"Desperation game, to be honest,'' he said after playing 34 minutes. "I feel like we played desperation basketball.''

When Rondo lobbed the ball high to his center in the second quarter and three Heat defenders converged to tip the ball momentarily out of his reach, Garnett found himself landing hard and flat on his back after he was flung down by Miami's Udonis Haslem while their four hands fought to control the ball. There was nothing flagrant about it, but as Garnett lay prone so did the Celtics' faraway dream of winning another championship. And then he rolled over and began to do pushups upon his fists as the floor beaded with his raining sweat and the crowd bellowed as they do in Miami whenever LeBron dunks.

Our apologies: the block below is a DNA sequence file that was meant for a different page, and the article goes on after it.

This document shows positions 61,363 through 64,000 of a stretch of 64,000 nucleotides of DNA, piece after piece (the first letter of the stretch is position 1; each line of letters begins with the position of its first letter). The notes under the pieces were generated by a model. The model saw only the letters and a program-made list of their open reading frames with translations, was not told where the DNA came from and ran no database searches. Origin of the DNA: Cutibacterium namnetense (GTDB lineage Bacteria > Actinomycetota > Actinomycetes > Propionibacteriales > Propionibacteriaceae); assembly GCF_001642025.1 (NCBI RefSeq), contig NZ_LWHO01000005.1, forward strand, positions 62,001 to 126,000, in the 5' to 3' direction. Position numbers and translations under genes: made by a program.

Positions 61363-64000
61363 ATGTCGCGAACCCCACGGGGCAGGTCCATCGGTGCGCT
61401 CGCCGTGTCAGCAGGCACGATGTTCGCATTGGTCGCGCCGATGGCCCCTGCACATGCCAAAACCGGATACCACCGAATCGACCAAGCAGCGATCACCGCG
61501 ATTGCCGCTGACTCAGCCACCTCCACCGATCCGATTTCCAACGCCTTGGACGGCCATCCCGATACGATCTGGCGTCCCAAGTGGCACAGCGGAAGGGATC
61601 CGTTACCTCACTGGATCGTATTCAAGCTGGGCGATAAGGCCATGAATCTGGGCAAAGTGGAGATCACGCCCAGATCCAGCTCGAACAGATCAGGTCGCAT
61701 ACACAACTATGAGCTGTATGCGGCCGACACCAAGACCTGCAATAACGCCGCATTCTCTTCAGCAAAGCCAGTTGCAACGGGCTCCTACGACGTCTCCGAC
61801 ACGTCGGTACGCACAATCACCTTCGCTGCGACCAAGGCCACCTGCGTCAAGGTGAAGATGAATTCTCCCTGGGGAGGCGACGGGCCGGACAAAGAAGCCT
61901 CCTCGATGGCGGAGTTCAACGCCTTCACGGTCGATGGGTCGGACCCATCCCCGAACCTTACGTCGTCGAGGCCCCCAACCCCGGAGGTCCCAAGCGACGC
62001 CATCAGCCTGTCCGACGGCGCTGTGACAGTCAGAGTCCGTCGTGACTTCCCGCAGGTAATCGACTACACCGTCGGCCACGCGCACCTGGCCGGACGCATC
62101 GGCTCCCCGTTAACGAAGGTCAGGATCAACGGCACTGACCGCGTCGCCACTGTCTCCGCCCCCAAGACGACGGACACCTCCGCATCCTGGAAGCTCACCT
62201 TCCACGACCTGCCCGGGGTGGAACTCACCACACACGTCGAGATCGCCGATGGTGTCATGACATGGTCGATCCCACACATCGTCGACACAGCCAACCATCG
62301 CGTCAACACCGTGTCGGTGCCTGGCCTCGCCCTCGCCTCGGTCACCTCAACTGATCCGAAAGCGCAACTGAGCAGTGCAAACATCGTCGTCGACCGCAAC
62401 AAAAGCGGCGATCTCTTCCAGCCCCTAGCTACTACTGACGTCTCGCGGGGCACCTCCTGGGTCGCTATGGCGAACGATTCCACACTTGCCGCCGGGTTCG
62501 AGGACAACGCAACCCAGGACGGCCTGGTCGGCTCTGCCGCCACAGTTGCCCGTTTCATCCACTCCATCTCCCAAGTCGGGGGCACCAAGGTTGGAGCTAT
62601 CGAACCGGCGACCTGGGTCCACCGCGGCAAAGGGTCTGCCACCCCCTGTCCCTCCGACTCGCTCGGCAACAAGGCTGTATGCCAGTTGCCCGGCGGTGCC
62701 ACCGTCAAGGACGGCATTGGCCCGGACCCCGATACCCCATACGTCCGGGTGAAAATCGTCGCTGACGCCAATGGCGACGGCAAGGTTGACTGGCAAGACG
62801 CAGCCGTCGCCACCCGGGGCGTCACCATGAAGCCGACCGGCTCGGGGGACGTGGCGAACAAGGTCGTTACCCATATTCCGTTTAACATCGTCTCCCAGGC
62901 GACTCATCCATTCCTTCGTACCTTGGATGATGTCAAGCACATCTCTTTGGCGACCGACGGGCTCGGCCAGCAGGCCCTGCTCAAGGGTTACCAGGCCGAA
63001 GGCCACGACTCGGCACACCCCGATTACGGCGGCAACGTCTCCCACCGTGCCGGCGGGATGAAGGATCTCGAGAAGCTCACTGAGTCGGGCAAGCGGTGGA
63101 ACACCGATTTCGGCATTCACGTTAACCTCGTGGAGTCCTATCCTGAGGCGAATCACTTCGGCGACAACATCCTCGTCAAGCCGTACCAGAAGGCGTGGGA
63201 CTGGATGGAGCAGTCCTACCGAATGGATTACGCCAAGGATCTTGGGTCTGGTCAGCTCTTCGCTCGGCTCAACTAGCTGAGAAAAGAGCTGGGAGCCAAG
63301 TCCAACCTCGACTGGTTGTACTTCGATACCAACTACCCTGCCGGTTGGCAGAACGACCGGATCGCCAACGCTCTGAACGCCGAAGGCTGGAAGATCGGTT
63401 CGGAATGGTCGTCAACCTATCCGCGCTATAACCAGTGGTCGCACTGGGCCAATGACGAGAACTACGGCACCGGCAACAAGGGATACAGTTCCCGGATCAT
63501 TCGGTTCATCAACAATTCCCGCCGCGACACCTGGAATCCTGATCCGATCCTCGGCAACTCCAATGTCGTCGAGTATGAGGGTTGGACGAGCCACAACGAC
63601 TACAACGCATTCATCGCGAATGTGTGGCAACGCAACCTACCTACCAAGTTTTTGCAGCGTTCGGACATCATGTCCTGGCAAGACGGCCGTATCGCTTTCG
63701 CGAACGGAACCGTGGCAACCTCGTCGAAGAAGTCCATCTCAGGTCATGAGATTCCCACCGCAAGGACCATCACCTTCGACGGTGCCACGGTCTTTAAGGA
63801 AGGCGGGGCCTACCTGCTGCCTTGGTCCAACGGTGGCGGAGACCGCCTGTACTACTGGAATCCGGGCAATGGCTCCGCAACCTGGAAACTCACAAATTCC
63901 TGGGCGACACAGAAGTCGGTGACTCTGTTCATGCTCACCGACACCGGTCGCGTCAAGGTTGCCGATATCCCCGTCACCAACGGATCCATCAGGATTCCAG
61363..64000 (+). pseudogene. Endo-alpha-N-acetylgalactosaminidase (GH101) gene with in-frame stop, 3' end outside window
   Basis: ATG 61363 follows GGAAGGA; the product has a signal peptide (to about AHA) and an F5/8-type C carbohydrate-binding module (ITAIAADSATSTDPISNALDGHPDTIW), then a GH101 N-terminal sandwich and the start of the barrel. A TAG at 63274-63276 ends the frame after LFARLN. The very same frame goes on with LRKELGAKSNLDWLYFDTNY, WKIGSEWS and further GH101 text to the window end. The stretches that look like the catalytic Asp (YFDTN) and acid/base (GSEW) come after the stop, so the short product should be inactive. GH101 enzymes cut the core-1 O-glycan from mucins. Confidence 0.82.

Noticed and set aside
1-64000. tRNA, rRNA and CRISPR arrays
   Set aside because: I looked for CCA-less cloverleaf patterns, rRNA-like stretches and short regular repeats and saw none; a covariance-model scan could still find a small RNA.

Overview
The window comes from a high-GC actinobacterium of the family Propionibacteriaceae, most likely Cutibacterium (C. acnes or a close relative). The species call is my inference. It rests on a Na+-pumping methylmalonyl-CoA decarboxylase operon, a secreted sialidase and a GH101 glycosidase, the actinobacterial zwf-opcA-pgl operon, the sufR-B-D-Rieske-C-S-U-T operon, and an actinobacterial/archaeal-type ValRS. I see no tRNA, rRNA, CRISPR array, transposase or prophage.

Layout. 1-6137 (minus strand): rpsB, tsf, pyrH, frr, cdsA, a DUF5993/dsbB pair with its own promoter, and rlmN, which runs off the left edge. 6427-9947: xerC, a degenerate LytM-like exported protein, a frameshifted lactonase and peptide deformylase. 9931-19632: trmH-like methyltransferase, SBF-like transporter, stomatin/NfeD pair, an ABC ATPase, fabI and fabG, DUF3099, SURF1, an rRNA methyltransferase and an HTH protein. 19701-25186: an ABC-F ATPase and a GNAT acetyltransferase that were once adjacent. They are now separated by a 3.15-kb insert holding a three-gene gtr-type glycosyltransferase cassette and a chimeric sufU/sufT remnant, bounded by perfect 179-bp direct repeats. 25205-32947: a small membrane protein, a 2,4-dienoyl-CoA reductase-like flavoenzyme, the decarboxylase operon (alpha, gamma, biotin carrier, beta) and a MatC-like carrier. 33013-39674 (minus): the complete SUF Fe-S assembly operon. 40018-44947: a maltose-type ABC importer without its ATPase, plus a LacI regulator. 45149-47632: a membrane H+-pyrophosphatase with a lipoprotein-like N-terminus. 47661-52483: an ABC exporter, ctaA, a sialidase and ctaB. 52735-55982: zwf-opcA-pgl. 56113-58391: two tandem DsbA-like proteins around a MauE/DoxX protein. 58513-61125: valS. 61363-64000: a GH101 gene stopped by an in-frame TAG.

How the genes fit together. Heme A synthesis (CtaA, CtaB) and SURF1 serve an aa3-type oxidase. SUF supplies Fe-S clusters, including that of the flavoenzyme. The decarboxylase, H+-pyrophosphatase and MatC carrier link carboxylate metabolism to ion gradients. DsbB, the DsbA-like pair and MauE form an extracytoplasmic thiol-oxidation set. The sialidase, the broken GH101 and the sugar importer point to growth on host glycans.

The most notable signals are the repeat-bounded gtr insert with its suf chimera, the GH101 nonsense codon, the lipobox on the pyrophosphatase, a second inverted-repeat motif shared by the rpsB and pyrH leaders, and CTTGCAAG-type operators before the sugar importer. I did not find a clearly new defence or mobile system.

"We're playing at home, we have to give it our all out -- and it will be out,'' said Garnett among a crowd of reporters in the Celtics' lockerroom. "The jungle was rocking tonight, I want to thank all the fans who came out.'' And then he cursed several times on camera to underline his appreciation.

So now the question becomes whether Garnett can keep doing what he has never done before, and to do it against the best opponent in the East on an every-other-night basis. Can he circle back against the trend of his own Hall of Fame career? The equation couldn't be more simple. The sooner he stops playing like a traditional center, the sooner his contract will expire and he'll be faced with the decision of whether to retire. The Celtics can keep winning for only so long as he keeps playing as if he's wearing Chuck Taylors. And yet there is nothing simple about this way. This is not what he set out to be. It is the opposite of what he was at his best.